Using Game-Theory and Decentralization to Scale Multi-Agent Reinforcement Learning Models

Original article was published by Jesus Rodriguez on Artificial Intelligence on Medium

Using Game-Theory and Decentralization to Scale Multi-Agent Reinforcement Learning Models

SecondMind implements a new multi-agent reinforcement learning method that scales via decentralization.


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When we think about training or learning processes in deep learning solution we typically visualize centralized models. In those architectures a series of central nodes collect and curate datasets which are used to train the models that are deployed across different nodes in a network. Even in distributed scenarios such as multi-agent reinforcement learning(MARL) that can include tens of thousands of nodes running a model the learning models rely on a handful of centralized nodes.

Centralized learning is conceptually simple to implement but incredibly hard to scale. Imagine an internet of things(IOT) scenario with hundreds of thousands of devices collecting data and executing a reinforcement learning model. If each agents needs to collect the data, send it to a central server and interact with it to optimize its learning policy, the complexity of the architecture increases linearly with the number of agents. Furthermore, in many distributed scenarios, we would like agents to learn and optimize their policies real time which is almost impossible to achieve with centralized models. Last year, researchers from artificial intelligence(AI) powerhouse SecondMind(formerly Prowler)published a paper in which they introduced a method for what they called “Distributed Actor-Critic Reinforcement Learning”. The proposed learning method is called Diff-DAC and I prefer to refer to it as decentralized learning as it targets MARL topologies that are not only distributed but they lack central coordinators.

The Task Similarity Learning Principle

Multi-agent reinforcement learning(MARL) scenarios are, practically speaking, one of the most complex deep learning architectures to implement. Game theory, distributed programming and unsupervised learning all collide in MARL scenarios to create an incredibly challenging environment for data scientists and developers. Consider a MARL models with hundreds of thousands of nodes that can learn several tasks. In a typical centralized MARL topology, the complexity of the architecture is dictated by two disjointed factors: the number of nodes and the number of tasks. As more nodes are added to the network the communication with the centralized coordinator becomes more complex. As the agents need to learn new tasks, the central coordinator is forced to coordinate learning policies across arbitrary number of nodes in the network.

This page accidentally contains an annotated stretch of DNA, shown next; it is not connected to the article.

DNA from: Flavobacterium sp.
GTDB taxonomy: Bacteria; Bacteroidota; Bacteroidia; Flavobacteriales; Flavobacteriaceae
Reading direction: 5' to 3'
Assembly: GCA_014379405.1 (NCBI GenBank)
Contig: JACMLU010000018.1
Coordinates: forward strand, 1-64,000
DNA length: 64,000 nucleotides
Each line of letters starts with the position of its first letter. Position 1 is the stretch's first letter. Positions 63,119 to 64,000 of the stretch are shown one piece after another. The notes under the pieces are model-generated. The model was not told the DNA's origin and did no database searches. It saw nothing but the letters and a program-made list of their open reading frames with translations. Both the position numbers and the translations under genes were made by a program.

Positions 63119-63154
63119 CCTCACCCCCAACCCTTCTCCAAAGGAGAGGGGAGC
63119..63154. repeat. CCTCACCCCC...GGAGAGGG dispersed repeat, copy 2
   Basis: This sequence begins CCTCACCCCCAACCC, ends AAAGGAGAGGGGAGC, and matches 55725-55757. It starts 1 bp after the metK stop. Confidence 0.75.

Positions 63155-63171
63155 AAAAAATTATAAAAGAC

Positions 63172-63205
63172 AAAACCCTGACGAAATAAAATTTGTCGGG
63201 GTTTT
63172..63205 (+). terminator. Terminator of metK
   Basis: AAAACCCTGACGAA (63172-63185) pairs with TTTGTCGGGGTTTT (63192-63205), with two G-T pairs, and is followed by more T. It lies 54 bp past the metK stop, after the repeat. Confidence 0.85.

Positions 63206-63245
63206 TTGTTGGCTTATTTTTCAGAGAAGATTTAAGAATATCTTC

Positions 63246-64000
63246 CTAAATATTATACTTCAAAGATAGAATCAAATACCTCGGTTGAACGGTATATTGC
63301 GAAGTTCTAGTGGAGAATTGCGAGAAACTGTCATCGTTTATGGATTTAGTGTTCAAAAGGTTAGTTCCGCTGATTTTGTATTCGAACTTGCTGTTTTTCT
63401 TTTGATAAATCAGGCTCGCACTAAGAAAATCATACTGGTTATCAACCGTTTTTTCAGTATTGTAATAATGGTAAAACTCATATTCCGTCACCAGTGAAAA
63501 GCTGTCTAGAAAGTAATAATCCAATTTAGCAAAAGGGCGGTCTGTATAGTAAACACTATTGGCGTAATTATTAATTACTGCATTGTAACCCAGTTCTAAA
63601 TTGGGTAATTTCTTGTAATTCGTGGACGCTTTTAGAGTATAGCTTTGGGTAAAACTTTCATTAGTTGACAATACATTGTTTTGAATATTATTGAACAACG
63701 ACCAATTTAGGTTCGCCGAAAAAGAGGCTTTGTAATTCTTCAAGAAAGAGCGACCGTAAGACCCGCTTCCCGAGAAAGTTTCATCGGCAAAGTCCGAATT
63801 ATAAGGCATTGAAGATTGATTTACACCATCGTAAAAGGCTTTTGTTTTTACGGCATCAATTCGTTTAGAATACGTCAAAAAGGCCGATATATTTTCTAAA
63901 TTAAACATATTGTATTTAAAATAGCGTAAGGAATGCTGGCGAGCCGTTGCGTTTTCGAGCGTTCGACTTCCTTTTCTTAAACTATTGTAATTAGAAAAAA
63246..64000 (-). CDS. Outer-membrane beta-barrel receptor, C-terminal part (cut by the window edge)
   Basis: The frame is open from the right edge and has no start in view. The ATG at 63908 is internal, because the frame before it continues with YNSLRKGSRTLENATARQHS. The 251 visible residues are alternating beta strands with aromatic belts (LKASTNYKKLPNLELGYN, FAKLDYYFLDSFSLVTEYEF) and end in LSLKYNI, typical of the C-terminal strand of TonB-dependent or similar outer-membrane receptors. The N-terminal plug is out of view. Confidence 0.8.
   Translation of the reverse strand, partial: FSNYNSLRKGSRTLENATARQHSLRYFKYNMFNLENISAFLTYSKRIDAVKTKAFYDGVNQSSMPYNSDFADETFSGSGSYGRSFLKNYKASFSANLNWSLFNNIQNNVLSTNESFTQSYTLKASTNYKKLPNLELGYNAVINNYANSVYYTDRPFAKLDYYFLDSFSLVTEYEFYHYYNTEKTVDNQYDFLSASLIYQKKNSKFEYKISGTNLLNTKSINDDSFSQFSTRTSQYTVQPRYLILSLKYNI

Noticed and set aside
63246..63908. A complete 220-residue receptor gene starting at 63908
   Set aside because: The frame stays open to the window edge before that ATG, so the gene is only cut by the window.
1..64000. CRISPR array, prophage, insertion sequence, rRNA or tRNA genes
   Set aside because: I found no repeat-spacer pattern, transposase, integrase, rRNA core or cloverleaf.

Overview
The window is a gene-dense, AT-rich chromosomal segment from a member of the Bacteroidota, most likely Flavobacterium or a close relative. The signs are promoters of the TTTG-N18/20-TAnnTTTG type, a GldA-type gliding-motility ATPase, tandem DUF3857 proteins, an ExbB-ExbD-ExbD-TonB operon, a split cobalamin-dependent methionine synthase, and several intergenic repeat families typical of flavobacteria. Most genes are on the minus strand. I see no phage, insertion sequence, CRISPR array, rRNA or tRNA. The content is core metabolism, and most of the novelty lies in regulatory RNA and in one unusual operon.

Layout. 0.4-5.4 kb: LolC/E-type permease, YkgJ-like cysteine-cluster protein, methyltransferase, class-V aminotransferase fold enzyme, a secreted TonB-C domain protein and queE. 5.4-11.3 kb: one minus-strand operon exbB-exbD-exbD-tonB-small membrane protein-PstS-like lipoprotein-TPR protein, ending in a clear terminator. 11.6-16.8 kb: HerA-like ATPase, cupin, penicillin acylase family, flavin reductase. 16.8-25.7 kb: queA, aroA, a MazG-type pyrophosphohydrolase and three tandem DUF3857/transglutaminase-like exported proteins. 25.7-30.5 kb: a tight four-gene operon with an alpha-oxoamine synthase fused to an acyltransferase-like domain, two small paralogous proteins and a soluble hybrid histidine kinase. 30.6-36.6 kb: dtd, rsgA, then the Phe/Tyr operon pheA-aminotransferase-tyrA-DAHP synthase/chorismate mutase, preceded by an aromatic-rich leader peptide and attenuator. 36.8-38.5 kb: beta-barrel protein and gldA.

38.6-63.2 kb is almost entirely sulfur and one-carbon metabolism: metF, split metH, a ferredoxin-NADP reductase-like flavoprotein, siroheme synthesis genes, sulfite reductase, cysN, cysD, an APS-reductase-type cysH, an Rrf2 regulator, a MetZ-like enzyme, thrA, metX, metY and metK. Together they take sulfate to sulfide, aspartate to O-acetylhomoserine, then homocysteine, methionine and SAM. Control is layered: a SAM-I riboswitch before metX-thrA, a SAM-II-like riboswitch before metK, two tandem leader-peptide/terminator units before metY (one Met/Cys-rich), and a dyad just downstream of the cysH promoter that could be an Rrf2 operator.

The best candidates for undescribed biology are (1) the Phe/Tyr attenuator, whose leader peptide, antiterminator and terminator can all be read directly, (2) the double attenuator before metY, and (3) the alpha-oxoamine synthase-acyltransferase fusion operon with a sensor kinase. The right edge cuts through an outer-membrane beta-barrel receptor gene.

Diff-DAC is based on a very simple but incredibly powerful observation: “Similar tasks in MARL scenarios tend to have similar learning policies”. When adjusting temperatures in a wireless network of thermostats, for instance, or setting meeting agendas via virtual assistants, tasks can be enough alike that they can be performed using similar policies. I like to call this insight the Task Similarity Learning Principle and it can lead to powerful optimization models in MARL scenarios.


The Task Similarity Learning Principle basically means that, if an RL agent learns a specific task policy, other agents in the network performing similar tasks can leverage that policy. Leveraging that idea, Diff-DAC structures a MARL topology as a connected graph in which there are paths between nodes performing similar tasks. In that model, each agent learns from data gathered and processed for its own task. It then exchanges learned parameters with only its closest neighbors, so that all agents benefit from their neighbors’ learning processes. The following graph illustrates the Diff-DAC MARL approach. Colors in the graphic represent the spreading local consensus of learned parameters through the network. Eventually, the network would converge to a single solution (and color) for all the tasks.


The Diff-DAC architecture is completely decentralized. The model replaces a central coordinator with a connected graph in which the agents learn independently and then share some intermediate parameters with their neighbors. By communicating with each other, nearby agents tend towards consensus. As information is diffused across the network, every agent benefits from every other agent’s learning process. Since agents can only communicate with their neighbors, the computational complexity and communication overhead per agent grow linearly with the number of neighbors instead of the total number of agents.

The Results

The SecondMind team used OpenAI Gym to benchmark Diff-DAC against a group of state-of-the-art multi-agent reinforcement learning(MARL) algorithms. The experiments were based on classic MARL scenarios such as Cart-Port Balance or the Inverted Pendulum. In most cases, Diff-DAC was able to match and usually outperform the results obtained with the centralized architectures. Even when the centralized models were able to learn the policies faster than Diff-DAC, the latter exhibited better performance and less variance.


Decentralized learning models such as Diff-DAC are going to be key to implement reinforcement learning scenarios at scale. The emergence of technologies such as blockchains and distributed ledgers as well as the improvements in security models such as homomorphic encryption are contributing to take decentralized deep learning closer to reality. MARL scenarios, seems like an obvious place to start.